- File Size: 1984 KB
- Print Length: 265 pages
- Simultaneous Device Usage: Unlimited
- Publisher: Pint Bottle Press (October 3, 2014)
- Publication Date: October 3, 2014
- Sold by: Amazon Digital Services LLC
- Language: English
- ASIN: B00O6B1Q20
- Text-to-Speech: Enabled
- Word Wise: Enabled
- Lending: Enabled
- Amazon Best Sellers Rank: #233,570 Paid in Kindle Store (See Top 100 Paid in Kindle Store)
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A Dark and Winding Road Kindle Edition
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"Enlightenment Now: The Case for Reason, Science, Humanism, and Progress"
Is the world really falling apart? Is the ideal of progress obsolete? Cognitive scientist and public intellectual Steven Pinker urges us to step back from the gory headlines and prophecies of doom, and instead, follow the data: In seventy-five jaw-dropping graphs, Pinker shows that life, health, prosperity, safety, peace, knowledge, and happiness are on the rise. Learn more
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I found each twisted tale thrilling it its own right, but I do have a couple favorites.
In the very first story “Guard the Park” I was introduced to two elderly gentlemen, Walter and Charlie. They each have suffered personal losses that would break most people. However, these two have golden hearts and have developed a bond with one another through their visits to the local park. Their kindness extends to the many animals that inhabit the park and the people they meet there. Walter and Charlie have witnessed criminal elements and low-life individuals slowly taking over their park who make it unsafe for goodly folks to enjoy. When they intervene to protect a woman from one of the scumbags who now claim the park as their own, they set off a series of events in motion that lead to tragic events. Though the story itself is full of events that will sadden and anger, the ending is superbly gratifying and left me with a wicked smirk on my face.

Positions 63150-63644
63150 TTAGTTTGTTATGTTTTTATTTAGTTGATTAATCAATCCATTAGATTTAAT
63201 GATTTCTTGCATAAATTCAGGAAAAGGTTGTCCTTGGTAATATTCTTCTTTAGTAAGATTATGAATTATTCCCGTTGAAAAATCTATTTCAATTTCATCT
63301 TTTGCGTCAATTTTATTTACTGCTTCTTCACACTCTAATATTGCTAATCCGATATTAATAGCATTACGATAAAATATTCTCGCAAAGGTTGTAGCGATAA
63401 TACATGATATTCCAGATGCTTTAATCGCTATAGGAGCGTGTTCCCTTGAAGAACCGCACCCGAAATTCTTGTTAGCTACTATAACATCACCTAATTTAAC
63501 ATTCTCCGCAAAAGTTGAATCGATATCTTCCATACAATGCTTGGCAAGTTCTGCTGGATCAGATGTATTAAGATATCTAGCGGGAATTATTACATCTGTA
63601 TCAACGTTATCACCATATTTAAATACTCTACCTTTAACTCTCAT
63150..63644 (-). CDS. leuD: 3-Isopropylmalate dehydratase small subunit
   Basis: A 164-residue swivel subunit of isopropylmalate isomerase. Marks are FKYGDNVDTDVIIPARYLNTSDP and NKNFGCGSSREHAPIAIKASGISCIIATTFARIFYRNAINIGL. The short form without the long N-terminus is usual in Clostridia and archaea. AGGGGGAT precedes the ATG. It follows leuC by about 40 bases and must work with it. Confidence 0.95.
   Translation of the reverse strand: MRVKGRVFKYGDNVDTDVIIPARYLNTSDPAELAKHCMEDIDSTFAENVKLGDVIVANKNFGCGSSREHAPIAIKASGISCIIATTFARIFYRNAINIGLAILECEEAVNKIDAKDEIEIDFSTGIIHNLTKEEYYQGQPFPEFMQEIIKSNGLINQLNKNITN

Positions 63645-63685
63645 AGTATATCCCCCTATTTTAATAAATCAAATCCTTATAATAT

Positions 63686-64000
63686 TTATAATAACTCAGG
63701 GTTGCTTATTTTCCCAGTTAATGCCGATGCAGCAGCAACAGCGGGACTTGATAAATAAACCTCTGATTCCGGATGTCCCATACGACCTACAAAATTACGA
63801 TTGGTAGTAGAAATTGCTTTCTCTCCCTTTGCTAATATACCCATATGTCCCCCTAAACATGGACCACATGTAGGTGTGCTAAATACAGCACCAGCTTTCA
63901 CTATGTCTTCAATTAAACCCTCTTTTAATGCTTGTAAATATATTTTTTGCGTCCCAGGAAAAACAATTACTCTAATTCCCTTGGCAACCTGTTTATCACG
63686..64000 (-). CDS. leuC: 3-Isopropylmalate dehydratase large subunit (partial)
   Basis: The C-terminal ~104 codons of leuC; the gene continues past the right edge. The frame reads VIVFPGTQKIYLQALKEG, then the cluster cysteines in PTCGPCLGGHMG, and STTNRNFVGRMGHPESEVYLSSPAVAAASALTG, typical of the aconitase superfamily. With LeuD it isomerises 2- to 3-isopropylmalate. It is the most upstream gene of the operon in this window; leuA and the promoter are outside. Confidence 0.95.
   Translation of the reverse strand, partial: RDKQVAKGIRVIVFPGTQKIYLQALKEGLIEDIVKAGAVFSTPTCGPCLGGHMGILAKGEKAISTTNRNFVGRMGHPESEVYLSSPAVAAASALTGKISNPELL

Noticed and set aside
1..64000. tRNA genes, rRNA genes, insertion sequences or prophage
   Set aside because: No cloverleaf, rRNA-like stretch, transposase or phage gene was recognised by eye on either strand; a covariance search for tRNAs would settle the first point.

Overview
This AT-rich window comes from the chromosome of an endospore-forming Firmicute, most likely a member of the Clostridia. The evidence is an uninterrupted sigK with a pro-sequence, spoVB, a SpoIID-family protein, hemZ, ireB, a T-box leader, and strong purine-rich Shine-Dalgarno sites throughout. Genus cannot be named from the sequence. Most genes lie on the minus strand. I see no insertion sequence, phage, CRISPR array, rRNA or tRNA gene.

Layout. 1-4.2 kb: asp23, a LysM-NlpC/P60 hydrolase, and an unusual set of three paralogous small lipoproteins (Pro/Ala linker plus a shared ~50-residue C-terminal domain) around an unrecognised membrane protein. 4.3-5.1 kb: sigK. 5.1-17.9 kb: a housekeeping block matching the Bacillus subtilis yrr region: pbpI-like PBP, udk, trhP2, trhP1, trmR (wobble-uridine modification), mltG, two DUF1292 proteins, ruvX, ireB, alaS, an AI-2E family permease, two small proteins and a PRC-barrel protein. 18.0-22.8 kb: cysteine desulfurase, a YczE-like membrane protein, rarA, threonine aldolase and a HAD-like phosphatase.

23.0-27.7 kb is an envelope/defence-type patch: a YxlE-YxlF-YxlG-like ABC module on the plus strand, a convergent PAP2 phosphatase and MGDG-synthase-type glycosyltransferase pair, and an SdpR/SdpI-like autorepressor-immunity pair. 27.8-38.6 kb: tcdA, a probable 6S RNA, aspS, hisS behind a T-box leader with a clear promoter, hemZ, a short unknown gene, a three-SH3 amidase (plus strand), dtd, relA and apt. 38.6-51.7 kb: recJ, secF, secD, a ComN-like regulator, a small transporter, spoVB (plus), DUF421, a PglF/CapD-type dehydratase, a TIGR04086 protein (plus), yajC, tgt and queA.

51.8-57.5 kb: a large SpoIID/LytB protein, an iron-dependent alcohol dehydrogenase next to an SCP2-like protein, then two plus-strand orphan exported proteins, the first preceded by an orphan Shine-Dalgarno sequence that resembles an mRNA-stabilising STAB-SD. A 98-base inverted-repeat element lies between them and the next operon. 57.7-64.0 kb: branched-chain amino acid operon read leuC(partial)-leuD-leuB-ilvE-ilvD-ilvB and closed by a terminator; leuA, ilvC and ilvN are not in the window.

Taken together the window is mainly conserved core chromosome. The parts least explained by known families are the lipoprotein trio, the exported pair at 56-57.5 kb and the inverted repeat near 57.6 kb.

“Eye of the Pig” introduced me to Bernie Everson, a small town supermarket owner who has tried to do the right thing all of his life only to be regarded as a pushover. He is treated as a joke by his brother, completely disrespected by his unfaithful wife and viewed as a relatively weak man by his employees and the community. Bernie begins to crack as the stress of managing the supermarket and his wife’s widely known whorish ways take a psychological toll. I was absolutely shocked when I discovered exactly how depraved Bernie truly was.
The entire book is a great read. Each story will invoke emotions and thought that will make you wonder about your own twisted mentality. I know I did. The tales are dark, but the characters are relatable and the choices they make, though not always the best, are understandable by some measures. If you enjoy suspenseful, sinister, thrilling tales that might just have you examining your own mentality, this is the perfect book.
You'll stay up just to finish the next story, then the next one, and so on... THEN forget sleeping afterwards.
Well written with great character and plot development. Nice job, Weber!
Nicely done. Very talented writing. Fast-paced with some twists. Probably not something you want to read if you're at home by yourself in the middle of the night. I might have gasped a time or two while gripping the edges of my Kindle.
I appreciated the disclaimer/warning at the beginning. Included were warnings that the following stories contained "death, graphic violence, profanity, blasphemy, sexual content, and other themes and images that commonly disturb". This statement should also probably include these themes as also related to children.
Of the eleven stories, my favorites include The Clinic, My Own Personal Monster, and The Hitch.
The Clinic, while definitely fitting into the horror genre, also flirts with crossing over into the psychological thriller genre. The MC is basically an evil child who is coming into adulthood and his parents are at a loss as to what to do with him. They've run out of options. I would have loved this story to have been longer. If Weber ever rewrites this as a full-length novel, I'm definitely all in.
My Own Personal Monster... because no horror collection is complete without a sasquatch story. Not only the subject matter, and the engaging writing, but I also very much enjoyed the ending. I really thought it was going to go another way.
The Hitch is about a hitchhiker who seems to be having some problems. I can't say too much without giving away the spoiler, but I can say I appreciated Weber's craftmanship of the story/narration.
My least favorite of the eleven stories was Bobby's Holiday Wish List. It was well-written. In fact, it was even one of the stories that made me audibly gasp. It's only my least favorite due to the subject matter being a little too dark for my taste.
I also feel compelled to mention that the editing on this book was impeccable. Props to the editor. And cover designer.